Can lyrics predict a song’s popularity?

By Jacob Carter, Staff Writer
@jacobca1995

Can you predict the top 100?/ Snapshot of iTunes site taken on March 27, 2014

Can you predict the top 100?/ Screenshot of iTunes site taken on March 27, 2014

Researchers at North Carolina State University conducted a study that highlights how a song’s lyrical theme can be a predictor of its potential popularity.

The study analyzes the most popular themes in number one songs on Billboard’s “Hot 100” over the last several decades. Based on its findings, it would appear that today’s music is best represented by the words “inspiration,” “pain” and “desperation.”

Of course, if you consider how nearly every current song involves a breakup, this revelation is hardly surprising.

In fact, the more I read into this study, the more I realize how useless it would be for a songwriter or music producer. Even if they tried to use the themes, the researchers can only predict with 73.4 percent accuracy that a new song will make its way onto the “Hot 100” list.

But don’t underestimate songwriters — there is still a large amount of creativity required in order to craft lyrics that a majority of people would find meaningful. Not to mention that there are countless people who listen to songs solely for the rhythm of the music and not so much for the words.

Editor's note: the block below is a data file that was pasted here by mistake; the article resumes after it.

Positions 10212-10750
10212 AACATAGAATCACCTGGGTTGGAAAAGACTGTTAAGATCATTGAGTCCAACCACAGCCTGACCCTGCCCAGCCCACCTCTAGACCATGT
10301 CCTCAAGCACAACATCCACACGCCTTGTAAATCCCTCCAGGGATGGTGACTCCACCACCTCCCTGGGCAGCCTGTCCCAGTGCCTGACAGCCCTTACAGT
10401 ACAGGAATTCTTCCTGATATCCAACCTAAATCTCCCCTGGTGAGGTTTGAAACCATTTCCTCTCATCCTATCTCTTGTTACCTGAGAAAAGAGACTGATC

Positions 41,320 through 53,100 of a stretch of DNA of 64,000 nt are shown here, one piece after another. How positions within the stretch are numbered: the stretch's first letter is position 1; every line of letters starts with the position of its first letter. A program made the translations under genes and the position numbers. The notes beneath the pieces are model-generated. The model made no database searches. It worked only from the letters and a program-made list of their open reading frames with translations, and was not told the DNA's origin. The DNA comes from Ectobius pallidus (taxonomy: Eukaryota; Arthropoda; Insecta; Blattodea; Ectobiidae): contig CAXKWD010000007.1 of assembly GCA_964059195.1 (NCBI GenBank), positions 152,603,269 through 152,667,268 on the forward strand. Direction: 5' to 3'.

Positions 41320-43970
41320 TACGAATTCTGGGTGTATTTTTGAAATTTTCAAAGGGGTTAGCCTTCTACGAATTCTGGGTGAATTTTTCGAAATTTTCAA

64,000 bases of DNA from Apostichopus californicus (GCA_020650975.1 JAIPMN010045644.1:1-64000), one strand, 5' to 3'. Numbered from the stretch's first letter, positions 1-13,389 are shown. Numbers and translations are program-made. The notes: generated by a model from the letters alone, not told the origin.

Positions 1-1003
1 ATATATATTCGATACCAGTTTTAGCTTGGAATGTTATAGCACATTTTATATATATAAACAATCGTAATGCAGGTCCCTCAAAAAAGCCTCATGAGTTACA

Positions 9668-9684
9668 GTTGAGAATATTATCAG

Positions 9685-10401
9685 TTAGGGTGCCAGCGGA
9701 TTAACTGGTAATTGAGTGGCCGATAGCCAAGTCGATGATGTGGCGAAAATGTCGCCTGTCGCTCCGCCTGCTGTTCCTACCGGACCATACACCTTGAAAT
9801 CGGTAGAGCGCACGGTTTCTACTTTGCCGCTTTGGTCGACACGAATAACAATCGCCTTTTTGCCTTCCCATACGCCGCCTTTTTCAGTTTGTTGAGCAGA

Personally, I am far more interested in witnessing the evolution of music since the 1960s. Fifty years ago, everyone was writing songs to the tune of nostalgia and rebellion, which led into a time of loss and confusion in the 1980s. And now all people want to hear about is how to ease the pain of their desperation with inspiration.

So, what does that mean for the condition of our country’s culture? Apparently we are in a perpetual state of dissatisfaction and constantly want more from life. How cheery!

In the end, I’m not sure exactly what to take away from the study. As mentioned, I doubt a struggling songwriter would find much use for it due to the broadness of the analysis. But I do think that the study provides a wonderful snapshot of music culture over time. It also illustrates that, despite shifts in genre and form, the music that most people connect with has remained the same.

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